When examining a new medical technology, one consideration is how much the technology costs compared to how many years of quality life may be gained by using it. The DMIST trial indicated that screening all women with digital mammograms was not cost-effective, because digital costs more and doesn’t improve health outcomes when used so broadly. Targeting women for digital mammography based on age (i.e., using digital for women under 50) appears to be more cost-effective than using film or digital for all women. The study concluded that a shift to all-digital mammography “has the potential to result in health gains for younger women (especially those with dense breasts) possibly at the expense of older women (especially those with non-dense breasts).”7
Unfortunately, providers may not give women a choice. Some health care systems have simply switched over to digital, and individual providers may refer women for a mammography without indicating which type they will receive. In some cases, referrals for digital mammography may be linked to a provider’s investment in the machines, since evidence suggests that doctors are more likely to recommend expensive medical technologies when they have a financial stake in them, even if the procedure isn’t supported by medical evidence.8 Medicare also reimburses more for digital screening exams than for film, creating a financial incentive for clinics and hospitals to conduct digital scans instead of film ones.”9,10,11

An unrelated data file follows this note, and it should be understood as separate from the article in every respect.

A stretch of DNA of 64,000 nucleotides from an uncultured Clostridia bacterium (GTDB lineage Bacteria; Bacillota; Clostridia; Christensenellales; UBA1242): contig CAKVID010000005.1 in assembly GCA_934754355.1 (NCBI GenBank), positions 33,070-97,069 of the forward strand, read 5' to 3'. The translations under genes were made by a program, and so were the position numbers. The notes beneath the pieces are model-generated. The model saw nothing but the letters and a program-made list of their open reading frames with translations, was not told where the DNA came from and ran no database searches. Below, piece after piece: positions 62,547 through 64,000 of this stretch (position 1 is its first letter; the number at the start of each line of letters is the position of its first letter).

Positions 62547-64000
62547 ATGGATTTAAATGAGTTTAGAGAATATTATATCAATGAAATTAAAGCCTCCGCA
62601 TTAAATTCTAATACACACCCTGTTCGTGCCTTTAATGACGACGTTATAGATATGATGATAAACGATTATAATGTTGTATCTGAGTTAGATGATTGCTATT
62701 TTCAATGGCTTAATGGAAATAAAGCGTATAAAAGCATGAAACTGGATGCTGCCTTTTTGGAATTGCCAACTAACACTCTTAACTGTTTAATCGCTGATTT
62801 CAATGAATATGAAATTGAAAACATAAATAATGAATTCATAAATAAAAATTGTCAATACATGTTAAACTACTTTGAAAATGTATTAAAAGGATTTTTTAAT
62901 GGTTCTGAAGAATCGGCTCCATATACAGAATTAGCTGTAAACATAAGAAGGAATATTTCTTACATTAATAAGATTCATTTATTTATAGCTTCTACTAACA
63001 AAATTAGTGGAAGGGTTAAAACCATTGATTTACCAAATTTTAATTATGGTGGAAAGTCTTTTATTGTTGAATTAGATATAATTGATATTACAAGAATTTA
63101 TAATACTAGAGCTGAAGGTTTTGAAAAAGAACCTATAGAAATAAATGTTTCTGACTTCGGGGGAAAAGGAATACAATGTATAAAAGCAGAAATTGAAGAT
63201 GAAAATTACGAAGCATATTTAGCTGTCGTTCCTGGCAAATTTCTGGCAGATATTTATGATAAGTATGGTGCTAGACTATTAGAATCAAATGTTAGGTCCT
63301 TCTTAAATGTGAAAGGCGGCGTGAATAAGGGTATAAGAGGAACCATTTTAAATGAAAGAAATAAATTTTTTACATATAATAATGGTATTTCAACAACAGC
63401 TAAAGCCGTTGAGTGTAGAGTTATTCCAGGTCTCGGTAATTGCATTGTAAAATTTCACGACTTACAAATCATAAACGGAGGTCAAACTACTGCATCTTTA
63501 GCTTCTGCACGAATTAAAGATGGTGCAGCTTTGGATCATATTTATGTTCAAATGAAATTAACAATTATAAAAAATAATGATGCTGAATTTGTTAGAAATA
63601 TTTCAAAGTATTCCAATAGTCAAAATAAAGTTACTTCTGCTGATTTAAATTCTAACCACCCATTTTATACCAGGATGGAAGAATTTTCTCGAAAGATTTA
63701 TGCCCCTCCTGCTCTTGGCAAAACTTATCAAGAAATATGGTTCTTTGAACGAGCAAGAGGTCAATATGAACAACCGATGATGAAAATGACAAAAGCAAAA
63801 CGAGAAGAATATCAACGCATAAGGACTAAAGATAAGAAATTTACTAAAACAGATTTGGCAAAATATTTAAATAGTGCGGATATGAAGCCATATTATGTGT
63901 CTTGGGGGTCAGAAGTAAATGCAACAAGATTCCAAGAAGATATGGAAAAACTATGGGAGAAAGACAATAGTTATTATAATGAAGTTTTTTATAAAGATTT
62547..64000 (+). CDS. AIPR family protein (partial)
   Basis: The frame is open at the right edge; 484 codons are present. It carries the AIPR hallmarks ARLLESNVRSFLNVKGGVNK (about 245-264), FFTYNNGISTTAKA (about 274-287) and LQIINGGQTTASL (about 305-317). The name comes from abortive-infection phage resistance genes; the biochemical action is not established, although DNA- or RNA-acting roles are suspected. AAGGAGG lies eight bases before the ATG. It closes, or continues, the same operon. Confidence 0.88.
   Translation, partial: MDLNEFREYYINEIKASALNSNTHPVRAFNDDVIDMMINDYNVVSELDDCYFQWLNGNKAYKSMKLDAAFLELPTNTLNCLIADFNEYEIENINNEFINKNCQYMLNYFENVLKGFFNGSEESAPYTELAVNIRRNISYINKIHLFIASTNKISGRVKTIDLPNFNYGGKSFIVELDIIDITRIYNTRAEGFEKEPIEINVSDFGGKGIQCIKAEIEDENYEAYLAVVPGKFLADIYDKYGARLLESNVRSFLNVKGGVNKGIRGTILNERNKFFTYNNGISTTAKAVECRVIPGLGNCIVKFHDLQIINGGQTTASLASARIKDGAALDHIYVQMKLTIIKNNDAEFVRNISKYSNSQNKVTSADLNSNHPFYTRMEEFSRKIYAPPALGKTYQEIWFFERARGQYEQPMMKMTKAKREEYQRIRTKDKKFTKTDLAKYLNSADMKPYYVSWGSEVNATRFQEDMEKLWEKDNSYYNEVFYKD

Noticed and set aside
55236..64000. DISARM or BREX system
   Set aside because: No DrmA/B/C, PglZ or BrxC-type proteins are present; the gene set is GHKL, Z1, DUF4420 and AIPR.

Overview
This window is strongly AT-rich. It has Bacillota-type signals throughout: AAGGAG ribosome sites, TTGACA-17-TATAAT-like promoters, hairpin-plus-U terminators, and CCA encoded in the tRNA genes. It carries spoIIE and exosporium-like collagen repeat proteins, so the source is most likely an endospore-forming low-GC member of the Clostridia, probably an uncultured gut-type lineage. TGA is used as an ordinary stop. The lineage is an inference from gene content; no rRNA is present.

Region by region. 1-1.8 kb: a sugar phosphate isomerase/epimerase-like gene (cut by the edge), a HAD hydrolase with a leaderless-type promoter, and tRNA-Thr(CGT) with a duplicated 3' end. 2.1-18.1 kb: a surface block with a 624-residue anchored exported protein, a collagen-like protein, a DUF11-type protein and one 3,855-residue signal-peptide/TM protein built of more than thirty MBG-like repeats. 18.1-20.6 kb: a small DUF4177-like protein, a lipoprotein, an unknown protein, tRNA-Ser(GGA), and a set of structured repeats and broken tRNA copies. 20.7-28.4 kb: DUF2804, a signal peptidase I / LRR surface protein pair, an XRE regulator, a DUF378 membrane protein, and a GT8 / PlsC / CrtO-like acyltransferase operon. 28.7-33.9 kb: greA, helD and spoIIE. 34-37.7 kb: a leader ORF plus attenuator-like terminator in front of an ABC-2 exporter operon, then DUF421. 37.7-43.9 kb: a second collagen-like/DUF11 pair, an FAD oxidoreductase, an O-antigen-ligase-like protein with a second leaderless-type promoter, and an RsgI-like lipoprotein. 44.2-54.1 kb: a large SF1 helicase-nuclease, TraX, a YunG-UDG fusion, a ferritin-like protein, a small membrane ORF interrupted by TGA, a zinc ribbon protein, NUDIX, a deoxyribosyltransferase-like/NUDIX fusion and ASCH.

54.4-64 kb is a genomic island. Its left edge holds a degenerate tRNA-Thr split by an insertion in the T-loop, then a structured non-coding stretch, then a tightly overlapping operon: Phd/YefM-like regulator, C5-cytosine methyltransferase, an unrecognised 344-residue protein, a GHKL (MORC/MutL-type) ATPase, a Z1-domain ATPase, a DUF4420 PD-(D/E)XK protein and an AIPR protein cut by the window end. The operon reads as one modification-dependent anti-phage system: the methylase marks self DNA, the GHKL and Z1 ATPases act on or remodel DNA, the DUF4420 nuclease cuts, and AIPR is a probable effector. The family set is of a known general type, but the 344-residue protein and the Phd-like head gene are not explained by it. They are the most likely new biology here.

But, digital mammography does have some benefits over film. Digital files can be enhanced and manipulated in ways film cannot. The electronic images can be readily shared with clinicians at other locations, which may particularly benefit rural and underserved communities using telemedicine for reading and interpreting these mammograms.12 Finally, digital mammograms may have a slightly lower radiation dose than film (although this may not be meaningful in terms of radiation-related risks, since the radiation dose with either type is very low).13,14
These potential benefits may not justify a switch to digital mammography for all women. The USPSTF notes: “Consumer expectations that new technology is better than old may obscure potential adverse effects, such as higher false-positive results and expense. No screening trials incorporating newer technology have been published.”15
When your doctor refers you for a mammogram, ask:
- Are you referring me for a digital or a film mammogram?
- If you are under 50 years of age: Why do you believe I need a mammogram at this time? Am I in a higher risk group? (This is important if you don’t know that you have any factors that may put you at increased risk).
- Do you have a financial stake in the mammography facility?
You can also ask your insurer if a film mammogram would cost you less. Many women’s screening mammograms are completely covered by insurance, but costs can vary widely, so it’s good to confirm what the charges will be in advance.16
Rachel R. Walden, MLIS is a medical librarian and blogger for Women’s Health News and Our Bodies Our Blog.